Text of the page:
Tuesday, September 27, 2011

November 22-27, 1954: Phooey to you, Charlie Brown!

November 22, 1954

People haven't really given apples to teachers, that I'm aware of, in the years since 1954, where as Charlie Brown remarks was already an outdated notion. And yet, we get this joke, the lore of teacher-apple-giving still lives. (My guess, which could easily be wrong, is that the custom arose as a way of helping to support teachers, who were traditionally spinsters.)

November 23, 1954

Oh, how I love this strip. It's awesome. I love it so much that, over on Metafilter, I've started using "phooey" as a general term of disdain, usually against people who are trolling or spouting incredibly stupid opinions. (Them: "I don't vote, and I don't see why anyone should!" Me: "Phooey to you. Phooey all over you.")

I think why I love this, more than how funny and yet satisfying it is to read "Phooey to you Charlie Brown," is that Schroeder says it twice. The first time we don't know why he's angry; the second time reminds us of his anger. It is perfectly constructed, it reads great, the sentence has a great rhythm, just, wow. This is one of my favorite strips to date.

November 24, 1954

This is either the beginning, or close to the beginning, of Lucy's obsession with bugs, which drives a good number of strips to come.

November 25, 1954

In case you hadn't noticed, Charlie Brown embarrasses easily.

November 26, 1954

A strip like this reminds us of how relatively recent casual sexism was. I'm not sure many comic characters could get away with Charlie Brown's rude summation, although to Schulz's credit it is rare that a male character gets away with declaring superiority to females without some form of rejection, refutation or comeuppance. Calvin might declare how much better boys are than girls, but he certainly wouldn't be allowed to get away with it.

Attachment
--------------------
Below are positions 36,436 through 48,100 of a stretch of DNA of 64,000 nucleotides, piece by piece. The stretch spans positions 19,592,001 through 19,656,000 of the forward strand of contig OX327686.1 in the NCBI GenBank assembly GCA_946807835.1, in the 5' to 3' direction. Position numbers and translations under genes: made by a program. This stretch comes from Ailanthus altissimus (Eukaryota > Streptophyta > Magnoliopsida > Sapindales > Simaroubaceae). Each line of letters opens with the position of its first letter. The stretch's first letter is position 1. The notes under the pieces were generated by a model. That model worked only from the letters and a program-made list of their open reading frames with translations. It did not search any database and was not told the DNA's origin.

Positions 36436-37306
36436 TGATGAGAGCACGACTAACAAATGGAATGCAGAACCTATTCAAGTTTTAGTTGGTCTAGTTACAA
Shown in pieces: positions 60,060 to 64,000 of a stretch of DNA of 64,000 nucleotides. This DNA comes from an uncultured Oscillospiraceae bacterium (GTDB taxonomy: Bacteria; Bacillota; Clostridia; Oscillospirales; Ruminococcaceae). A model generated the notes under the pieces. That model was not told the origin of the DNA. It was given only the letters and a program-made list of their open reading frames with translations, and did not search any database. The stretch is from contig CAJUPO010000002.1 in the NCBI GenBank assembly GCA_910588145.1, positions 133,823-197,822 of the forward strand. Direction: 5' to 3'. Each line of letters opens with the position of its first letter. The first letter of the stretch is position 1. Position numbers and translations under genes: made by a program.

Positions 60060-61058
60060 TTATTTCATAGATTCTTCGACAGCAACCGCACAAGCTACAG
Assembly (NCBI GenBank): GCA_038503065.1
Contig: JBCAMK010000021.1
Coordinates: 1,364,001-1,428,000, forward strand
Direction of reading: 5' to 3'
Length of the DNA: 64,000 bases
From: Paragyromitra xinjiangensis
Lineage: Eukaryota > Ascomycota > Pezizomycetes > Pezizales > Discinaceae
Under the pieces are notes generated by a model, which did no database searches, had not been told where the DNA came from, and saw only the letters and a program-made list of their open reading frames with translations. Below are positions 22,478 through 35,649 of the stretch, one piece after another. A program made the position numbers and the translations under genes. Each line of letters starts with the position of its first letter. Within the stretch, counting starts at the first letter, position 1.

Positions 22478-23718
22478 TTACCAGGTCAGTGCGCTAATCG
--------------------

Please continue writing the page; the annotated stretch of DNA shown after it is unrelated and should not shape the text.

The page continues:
November 27, 1954

The animated adaptions of Peanuts, in addition to not showing adults, also replaced speech with muted trumpet noises. I think the later days of the comic tried to get away with not printing adult words, but in the early days at least Schulz was not above the occasional adult speech balloon.


  1. The practice of bringing an apple for the teacher lasted beyond 1954 at least in some places; I myself brought an apple to my teacher on more than one occasion in my youth, and other kids in my class did as well. Mind you, I am very very old.

  2. I never saw anyone bring an apple to a teacher, but I'm guessing that the frozen chicken pie was a reference of some sort to the 50s popularity of TV dinners.

  3. Re. the 11/22 strip: It's correct that pupils' families often supplemented teachers' salaries (which were often meager) with foodstuffs in the old days, especially in farming communities. Apples would have been a popular choice as they were nutritious, versatile, relatively plentiful and kept well. However, by 1954 the practice was probably seen as a cliche by many. Hence the joke centered on the frozen pie, at a time when frozen foods were still a novelty.

    Re. the 11/23 strip: I wonder is Schulz was testing out "phooey to you" as a potential catch phrase here...

  4. njguy54, perhaps Schulz was paying tribute to E.C. Segar. One of the catchphrases that Segar used in THIMBLE THEATER was "phooey to you from me!" Schulz, being a big Segar fan in his youth, may have pulled the phrase from his memory.

  5. Chris, nice observation. I believe Sims and Zaboly were still using "phooey to you from me" in THIMBLE THEATER as late as the mid-1940s, if not later—so Segar might have thought of it as fairly current.

    Interestingly, Segar always spelled it "pooey," though I can't recall at the moment whether his successors changed this.